Topic: Book Reviews

A unique 30 year portrait of a shanty town and its people

In 1978 Caroline Moser, a young British anthropologist went with her two children and film-maker husband to Indio Guayas, a new squatter settlement in the swamps surrounding the Ecuadorian city of Guayaquil. They built a 4 x 8 metre bamboo house joined to dry ground by long, rickety walkways, and lived there for 7 months […]

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Ha-Joon Chang uncovers what's worked in the history of agricultural policy

I vividly remember the impact of Ha-Joon Chang’s 2002 book ‘Kicking Away the Ladder’. At the time I was an NGO lobbyist on the WTO’s Doha round of trade talks, and Ha-Joon’s book showed how when they were still poor, today’s rich countries had systematically used the industrial policies and other forms of state management […]

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Can the law advance education and healthcare in poor countries?

I recently spent two weeks doing jury service in an inner London court – a grim experience of leaking municipal toilets, undrinkable coffee, frequently incompetent barristers and Dickensian judges, overseeing a squalid litany of petty crime. In between the alleged threats and beatings, I read Courting Social Justice, a new book on the use of […]

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Portfolios of the Poor – a great new book

Portfolios of the Poor gave me the same feeling of excitement as the World Bank’s epic ‘Voices of the Poor’ study. Both of them are the fruit of intense scrutiny of the real lives of poor people that uncovers insights and destroys stereotypes. Poor people are most definitely not financial illiterates, but often sophisticated managers […]

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War, Guns and Votes: what to make of Paul Collier’s latest book?

War, Guns and Votes builds on the strongest section of Collier’s best selling ‘Bottom Billion’ – his investigation of the ‘conflict trap’ that afflicts a disproportionate number of the poorest counties, especially in Sub-Saharan Africa (Collier’s real passion). The book is in equal measure hugely stimulating and deeply exasperating. Stimulating because he is an original […]

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‘The Politics of Climate Change’ Verdict on Anthony Giddens’ new book? Please try harder….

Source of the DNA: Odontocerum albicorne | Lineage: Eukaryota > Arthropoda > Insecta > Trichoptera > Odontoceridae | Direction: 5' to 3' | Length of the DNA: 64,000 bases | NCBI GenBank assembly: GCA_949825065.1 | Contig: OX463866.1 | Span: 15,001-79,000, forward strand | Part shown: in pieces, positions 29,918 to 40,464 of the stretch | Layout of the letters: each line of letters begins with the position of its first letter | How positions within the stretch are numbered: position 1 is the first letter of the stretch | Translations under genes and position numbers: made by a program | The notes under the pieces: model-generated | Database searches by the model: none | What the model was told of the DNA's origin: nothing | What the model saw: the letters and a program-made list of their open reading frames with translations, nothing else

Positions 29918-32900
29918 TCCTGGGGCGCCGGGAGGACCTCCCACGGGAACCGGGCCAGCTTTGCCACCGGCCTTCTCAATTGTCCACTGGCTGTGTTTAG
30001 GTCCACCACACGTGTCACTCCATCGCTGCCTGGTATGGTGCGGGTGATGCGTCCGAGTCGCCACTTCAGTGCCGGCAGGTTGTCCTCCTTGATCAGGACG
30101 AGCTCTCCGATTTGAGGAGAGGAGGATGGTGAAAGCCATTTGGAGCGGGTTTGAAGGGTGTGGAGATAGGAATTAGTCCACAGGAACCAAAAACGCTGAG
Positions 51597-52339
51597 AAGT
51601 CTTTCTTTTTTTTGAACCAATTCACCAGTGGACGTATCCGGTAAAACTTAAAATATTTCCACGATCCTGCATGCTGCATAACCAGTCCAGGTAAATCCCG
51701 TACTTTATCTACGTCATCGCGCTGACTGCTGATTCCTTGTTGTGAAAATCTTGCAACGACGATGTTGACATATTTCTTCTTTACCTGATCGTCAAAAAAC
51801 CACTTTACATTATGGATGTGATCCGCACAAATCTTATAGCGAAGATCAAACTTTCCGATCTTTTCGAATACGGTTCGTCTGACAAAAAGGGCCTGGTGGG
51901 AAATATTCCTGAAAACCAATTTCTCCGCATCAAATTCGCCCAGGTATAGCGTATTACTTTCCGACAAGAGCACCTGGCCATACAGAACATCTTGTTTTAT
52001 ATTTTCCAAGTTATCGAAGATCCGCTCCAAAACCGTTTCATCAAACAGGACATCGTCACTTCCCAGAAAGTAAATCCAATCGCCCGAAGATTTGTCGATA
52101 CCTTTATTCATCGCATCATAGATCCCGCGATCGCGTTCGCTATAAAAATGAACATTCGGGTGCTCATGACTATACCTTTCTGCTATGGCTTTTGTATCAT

This is definitely the right subject – enough of ‘if I ruled the world’ policy solutions by environmental snake-oil salesmen, what are the politics of getting a breakthrough on climate change in time to stop the earth frying? Giddens’ new book even gets in a dig at his fellow LSE peer Nicholas Stern, saying ‘”Extraordinarily, […]

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Putting the history back into economics: good new book from the FT’s Alan Beattie

‘False Economy: A Surprising Economic History of the World’, by Alan Beattie, the world trade editor at the Financial Times is published tomorrow in the UK and is already doing well in the US. It explores the historical backstory to current economic debates on trade, corruption, the ‘curse of wealth’ in oil and mineral producing nations, […]

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Dambisa Moyo goes stellar – why? Some reviews by fellow Africans and others, including me

The Dambisa Moyo phenomenon shows no signs of abating, with a front page story in the FT and an elevation this month to Time Magazine’s list of the world’s 100 most influential people. The publicity is also selling a lot of books – she’s currently 3rd in Amazon US sales rankings for books on ‘policy and current […]

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Why equity matters more than growth: The Spirit Level

‘Growth with Equity’ is motherhood and apple pie in economic policy-making these days. But in a great new book, Spirit Level, authors Richard Wilkinson and Kate Pickett argue that ‘economic growth, for so long the great engine of progress, has, in the rich countries, largely finished its work.’ Above a certain average income (the authors […]

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Taxation and development: a great new book

Finally finished an illuminating book on the link between taxation and development: (Taxation and state-building in Developing Countries), edited by Deborah Brautigam, Odd-Helge Fjeldstad and Mick Moore). Here are a few highlights – a bit long, but I’m trying to summarize a densely argued 260 page book, so bear with me. Taxation is the new […]

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'Moving Out of Poverty': Outstanding new mega-study from the World Bank

One of the best books I have ever read on development was ‘Crying out for Change’, a summary of a massive late 1990s study by the World Bank called ‘Voices of the Poor’. So it was a delight to pick up the summary of its new and epic successor ‘The Moving Out of Poverty Study’ […]

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Final thought on Complexity Economics

This week, I’ve been mulling over Eric Beinhocker’s book, ‘The Origin of Wealth: Evolution, Complexity and the Radical Remaking of Economics’ (see previous posts – an overview and a discussion of the implications for our models of change). One question that remains is ‘why aren’t there more books like this?’ The initial idea of  ‘Complexity Economics’ […]

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